Positive Sleep Associations

This is my latest scintillating read.

The wrinkled sheet underneath (yes that is on my bed) is basically a metaphor for Piglet’s current sleeping patterns.  Well, who irons a sheet anyway?  I mean, who even owns an iron?

As I write, Piglet is sleeping soundly at my feet in his bouncy chair.  To look at his angelic face, anyone would assume that the last thing he has is a sleep problem, but appearances are deceiving.  For reasons unknown, today he has been sleepy all day and whinging loudly whenever awake.  I have therefore spent most of the day feeding, rocking or walking him to sleep; the latter around the industrial estate encircling Wembley Stadium in the wind and driving rain, with a nearby concrete-making works blowing bits of sand and gravel into my face at approximately the speed of a tornado whilst I clung desperately to the pram to avoid it being whipped up into the air and Piglet having an unintentional Mary Poppins moment.

To say this amount of sleep is unusual for Piglet is an understatement.  Usually he barely sleeps during the day, then spends much of the night whinging and failing to go to sleep, before finally dropping off sometime after midnight.  Dr Richard Ferber of book in picture above fame says that babies need to form positive sleep associations, so I have been bombarding Piglet with images of this lot:

None of these creatures are going to scare a young baby in any way.  And all of their antics are very relaxing and do not in any way involve such hyperactivity-inducing pastimes as singing, dancing, saying their own name over and over again in squeaky baby-language or chasing each other around a garden armed with a sponge.  My personal favourite character is this dude on the right:

What a ledge.  Would not be at all alarming if you were walking through the woods and ran into this chap.  IMAGINE IF IT STARTED CHASING YOU.  I might add that despite appearances, this picture is not a grainy CCTV shot of two people the police want to speak to regarding a series of armed attacks on innocent dog-walkers.
In a further attempt to give Piglet some positive sleep associations-and of course to get him interested in all things literary-I have also been reading him a series of bedtime stories on the theme of bedtime and night time.
Hold on, no not that one.
This one!
I know, it looks like it may not be a whole lot better.  I found this gem yesterday in the library.  It was the first book I picked up, but I had to leave quickly because there was a two year old child trying to attack Piglet.  I kid thee not.  Piglet was-unusually and only because he was in the pram and we had been walking-asleep.  As I wheeled the pram through the library to the children’s section, I heard a small voice saying “baby!  Sleepy baby!”  This was followed by the owner of said voice following us-in full view of his mother who did absolutely nothing about the situation-poking Piglet with a soggy biscuit-covered hand, and then blocking the pram from the front whilst clinging onto the underside of it so that I very nearly had to actually ram the little blighter to get rid of him.  Instead, I announced in my sternest teacher voice that the baby was sleeping, thank you very much, and much as we both appreciated the help manoeuvring the pram, he did not wish to be disturbed.  I then made a very quick exit and hence Piglet is now stuck with Good Night Wisconsin as his bedtime story.  Interestingly, the back cover says that there are other, similar books in the series, not just other states of America, but other countries, so I’m not sure why Wembley Library only seems to stock the one about Wisconsin, which is somewhere that I doubt many of the locals have been, not even me, although I did confess to Piglet familiarity with some of the places and items mentioned (“Lake Michigan!  Mummy’s been there Piglet!  And look!  They’re harvesting cranberries in that picture.  Mummy has a carton of cranberry juice in the fridge!”  Clutching at straws).  My personal highlight of the book, though, is the way that children are encouraged to greet everyone in Wisconsin in the same way that In the Night Garden encourages them to greet and say goodnight to a family of miniscule wooden pegs and a pretend airship.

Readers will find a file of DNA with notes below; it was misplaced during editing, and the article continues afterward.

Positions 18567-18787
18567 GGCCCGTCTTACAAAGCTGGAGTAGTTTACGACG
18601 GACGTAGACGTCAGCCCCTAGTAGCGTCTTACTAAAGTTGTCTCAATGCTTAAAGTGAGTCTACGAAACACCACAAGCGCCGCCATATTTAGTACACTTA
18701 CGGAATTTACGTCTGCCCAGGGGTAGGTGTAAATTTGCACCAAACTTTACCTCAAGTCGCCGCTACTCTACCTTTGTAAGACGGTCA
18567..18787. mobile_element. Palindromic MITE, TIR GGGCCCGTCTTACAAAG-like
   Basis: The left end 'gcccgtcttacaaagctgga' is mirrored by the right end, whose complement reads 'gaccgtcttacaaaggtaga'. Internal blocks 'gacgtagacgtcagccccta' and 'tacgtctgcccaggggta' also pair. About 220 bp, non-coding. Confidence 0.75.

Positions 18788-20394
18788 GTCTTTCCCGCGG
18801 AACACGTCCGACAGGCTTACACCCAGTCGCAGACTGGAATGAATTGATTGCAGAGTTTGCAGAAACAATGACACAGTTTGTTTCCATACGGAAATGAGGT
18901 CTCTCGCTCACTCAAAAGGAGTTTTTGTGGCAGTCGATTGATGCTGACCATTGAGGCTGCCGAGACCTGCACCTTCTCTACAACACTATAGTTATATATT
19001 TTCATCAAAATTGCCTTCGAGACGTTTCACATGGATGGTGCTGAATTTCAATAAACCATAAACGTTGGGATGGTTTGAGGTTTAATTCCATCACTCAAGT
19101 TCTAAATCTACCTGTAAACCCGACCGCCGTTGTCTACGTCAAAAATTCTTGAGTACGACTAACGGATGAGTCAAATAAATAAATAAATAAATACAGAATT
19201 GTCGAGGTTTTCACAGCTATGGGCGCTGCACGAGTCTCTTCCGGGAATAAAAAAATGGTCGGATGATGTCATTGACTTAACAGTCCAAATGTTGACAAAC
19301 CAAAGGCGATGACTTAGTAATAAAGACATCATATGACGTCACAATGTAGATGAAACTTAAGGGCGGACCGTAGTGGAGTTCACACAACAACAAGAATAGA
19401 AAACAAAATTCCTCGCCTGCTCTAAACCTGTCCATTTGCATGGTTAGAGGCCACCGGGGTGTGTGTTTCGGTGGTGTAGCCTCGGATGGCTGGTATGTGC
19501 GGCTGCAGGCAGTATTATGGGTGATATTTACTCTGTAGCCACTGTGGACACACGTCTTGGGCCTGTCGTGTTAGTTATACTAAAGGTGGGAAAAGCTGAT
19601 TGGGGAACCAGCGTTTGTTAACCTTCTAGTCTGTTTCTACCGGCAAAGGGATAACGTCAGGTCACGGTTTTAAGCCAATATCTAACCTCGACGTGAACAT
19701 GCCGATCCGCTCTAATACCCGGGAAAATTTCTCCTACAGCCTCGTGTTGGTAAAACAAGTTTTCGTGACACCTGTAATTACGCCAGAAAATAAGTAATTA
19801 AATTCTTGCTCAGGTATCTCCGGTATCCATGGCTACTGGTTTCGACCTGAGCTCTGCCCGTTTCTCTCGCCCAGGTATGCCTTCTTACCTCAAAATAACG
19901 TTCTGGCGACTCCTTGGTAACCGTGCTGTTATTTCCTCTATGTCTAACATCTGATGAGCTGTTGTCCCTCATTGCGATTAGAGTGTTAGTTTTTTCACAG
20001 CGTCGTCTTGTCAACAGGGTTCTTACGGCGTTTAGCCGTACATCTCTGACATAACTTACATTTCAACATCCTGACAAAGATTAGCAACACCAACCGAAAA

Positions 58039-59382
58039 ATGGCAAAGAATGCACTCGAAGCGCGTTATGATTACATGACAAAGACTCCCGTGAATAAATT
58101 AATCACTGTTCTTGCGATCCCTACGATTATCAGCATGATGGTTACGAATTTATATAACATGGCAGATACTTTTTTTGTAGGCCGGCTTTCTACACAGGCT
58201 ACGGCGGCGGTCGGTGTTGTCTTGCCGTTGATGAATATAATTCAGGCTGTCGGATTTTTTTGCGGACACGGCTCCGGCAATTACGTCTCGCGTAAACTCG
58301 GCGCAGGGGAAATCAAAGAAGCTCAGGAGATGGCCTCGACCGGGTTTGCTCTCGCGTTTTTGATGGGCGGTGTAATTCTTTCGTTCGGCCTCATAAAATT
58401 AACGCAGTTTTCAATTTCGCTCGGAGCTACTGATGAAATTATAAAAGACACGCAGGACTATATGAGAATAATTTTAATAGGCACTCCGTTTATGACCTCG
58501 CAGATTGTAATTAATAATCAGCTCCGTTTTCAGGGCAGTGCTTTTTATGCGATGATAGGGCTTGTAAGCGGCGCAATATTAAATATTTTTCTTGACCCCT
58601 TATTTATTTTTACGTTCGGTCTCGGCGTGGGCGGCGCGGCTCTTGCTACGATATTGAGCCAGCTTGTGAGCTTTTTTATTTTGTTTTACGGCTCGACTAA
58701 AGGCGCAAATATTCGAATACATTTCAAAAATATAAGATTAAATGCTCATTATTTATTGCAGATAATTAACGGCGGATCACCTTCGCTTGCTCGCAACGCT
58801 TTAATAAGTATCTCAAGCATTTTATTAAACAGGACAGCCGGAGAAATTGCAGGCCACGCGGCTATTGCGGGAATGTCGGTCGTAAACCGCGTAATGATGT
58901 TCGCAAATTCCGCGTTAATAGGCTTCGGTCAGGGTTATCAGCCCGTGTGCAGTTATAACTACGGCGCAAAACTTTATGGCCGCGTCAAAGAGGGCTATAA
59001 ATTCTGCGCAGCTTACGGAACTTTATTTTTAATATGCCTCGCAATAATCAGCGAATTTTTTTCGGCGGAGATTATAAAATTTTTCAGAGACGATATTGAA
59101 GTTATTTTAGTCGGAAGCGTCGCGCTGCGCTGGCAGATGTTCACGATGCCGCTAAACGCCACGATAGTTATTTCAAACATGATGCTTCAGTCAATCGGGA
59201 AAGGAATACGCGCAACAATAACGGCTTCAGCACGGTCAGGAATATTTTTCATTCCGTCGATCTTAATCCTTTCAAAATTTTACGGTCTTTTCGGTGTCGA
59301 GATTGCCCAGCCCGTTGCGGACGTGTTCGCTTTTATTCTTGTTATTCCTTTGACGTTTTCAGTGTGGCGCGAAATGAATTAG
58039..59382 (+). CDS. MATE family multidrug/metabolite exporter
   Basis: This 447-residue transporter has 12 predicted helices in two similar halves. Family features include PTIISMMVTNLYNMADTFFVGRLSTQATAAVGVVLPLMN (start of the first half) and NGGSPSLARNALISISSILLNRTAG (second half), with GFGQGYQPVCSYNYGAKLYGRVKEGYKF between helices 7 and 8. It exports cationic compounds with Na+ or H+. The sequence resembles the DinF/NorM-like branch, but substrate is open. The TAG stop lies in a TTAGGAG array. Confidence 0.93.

Goodness knows what randomness awaits poor Piglet in his dreams.  It really is no wonder he has such trouble sleeping.
Keep Calm and Carry On Linking Sunday
Life Love and Dirty Dishes

6 Comments Add yours

  1. Kids books are so random! Thanks for linking up to #FridayFrolics

    1. Min says:

      They are indeed! Thanks for hosting and commenting.

  2. I have just realised the reason Oldest probably never slept for the first three years, our book of choice was “Where the Wild things are” the child was clearly petrified. I should have popped to the library and found your book! Have you heard of that other other one which is supposed to hypnotise your child to sleep…..spooky #FridayFrolics

    1. Min says:

      No I haven’t! I would be intrigued to try it, but also a bit scared I think! Piglet wants the same book every night at the moment. It’s a book of vehicles, and he just points at them and makes me say their names.

  3. Silly Mummy says:

    I’ ve been to Lake Michigan too! My little one is like this – very difficult to get her to sleep enough in day or night. Eldest is a good sleeper. My sister recently sugested I try the white noise apps again, which are currently working on her baby. Tried that with both kids when they were newborns, to little effect, but gave it a go. Picked an ocean one recommended as good for toddlers. She did not go to sleep. She DID start singing ‘row your boat’ at the top of her lungs!

    Thanks so much for joining us on #FridayFrolics. Hope to see you next time!

    1. Min says:

      Haha! I will note that down as one not to try then!

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